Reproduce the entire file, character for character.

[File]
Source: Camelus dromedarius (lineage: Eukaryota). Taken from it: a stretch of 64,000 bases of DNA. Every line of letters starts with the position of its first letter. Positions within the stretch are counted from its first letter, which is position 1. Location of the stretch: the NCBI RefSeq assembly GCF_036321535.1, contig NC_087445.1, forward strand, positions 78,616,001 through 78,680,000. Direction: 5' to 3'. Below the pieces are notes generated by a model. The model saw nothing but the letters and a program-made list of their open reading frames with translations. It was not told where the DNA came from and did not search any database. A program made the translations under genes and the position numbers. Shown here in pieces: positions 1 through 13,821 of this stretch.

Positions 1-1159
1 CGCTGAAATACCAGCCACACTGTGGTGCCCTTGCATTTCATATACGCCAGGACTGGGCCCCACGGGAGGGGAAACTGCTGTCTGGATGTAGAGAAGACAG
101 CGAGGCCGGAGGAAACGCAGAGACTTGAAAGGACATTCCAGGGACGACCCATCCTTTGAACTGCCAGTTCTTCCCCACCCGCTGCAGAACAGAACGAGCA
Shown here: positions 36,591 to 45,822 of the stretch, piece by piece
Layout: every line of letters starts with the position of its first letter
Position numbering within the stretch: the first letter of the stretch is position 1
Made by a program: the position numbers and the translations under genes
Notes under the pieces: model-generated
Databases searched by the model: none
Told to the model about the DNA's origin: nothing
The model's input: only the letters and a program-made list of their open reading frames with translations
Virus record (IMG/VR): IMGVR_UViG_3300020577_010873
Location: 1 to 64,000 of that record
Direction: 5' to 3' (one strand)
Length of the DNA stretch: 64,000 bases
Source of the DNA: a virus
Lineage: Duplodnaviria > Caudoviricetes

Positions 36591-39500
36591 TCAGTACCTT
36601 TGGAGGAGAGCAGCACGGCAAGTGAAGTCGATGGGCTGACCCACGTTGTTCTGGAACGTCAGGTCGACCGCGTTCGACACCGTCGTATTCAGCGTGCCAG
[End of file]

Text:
Source: Camelus dromedarius (lineage: Eukaryota). Taken from it: a stretch of 64,000 bases of DNA. Every line of letters starts with the position of its first letter. Positions within the stretch are counted from its first letter, which is position 1. Location of the stretch: the NCBI RefSeq assembly GCF_036321535.1, contig NC_087445.1, forward strand, positions 78,616,001 through 78,680,000. Direction: 5' to 3'. Below the pieces are notes generated by a model. The model saw nothing but the letters and a program-made list of their open reading frames with translations. It was not told where the DNA came from and did not search any database. A program made the translations under genes and the position numbers. Shown here in pieces: positions 1 through 13,821 of this stretch.

Positions 1-1159
1 CGCTGAAATACCAGCCACACTGTGGTGCCCTTGCATTTCATATACGCCAGGACTGGGCCCCACGGGAGGGGAAACTGCTGTCTGGATGTAGAGAAGACAG
101 CGAGGCCGGAGGAAACGCAGAGACTTGAAAGGACATTCCAGGGACGACCCATCCTTTGAACTGCCAGTTCTTCCCCACCCGCTGCAGAACAGAACGAGCA
Shown here: positions 36,591 to 45,822 of the stretch, piece by piece
Layout: every line of letters starts with the position of its first letter
Position numbering within the stretch: the first letter of the stretch is position 1
Made by a program: the position numbers and the translations under genes
Notes under the pieces: model-generated
Databases searched by the model: none
Told to the model about the DNA's origin: nothing
The model's input: only the letters and a program-made list of their open reading frames with translations
Virus record (IMG/VR): IMGVR_UViG_3300020577_010873
Location: 1 to 64,000 of that record
Direction: 5' to 3' (one strand)
Length of the DNA stretch: 64,000 bases
Source of the DNA: a virus
Lineage: Duplodnaviria > Caudoviricetes

Positions 36591-39500
36591 TCAGTACCTT
36601 TGGAGGAGAGCAGCACGGCAAGTGAAGTCGATGGGCTGACCCACGTTGTTCTGGAACGTCAGGTCGACCGCGTTCGACACCGTCGTATTCAGCGTGCCAG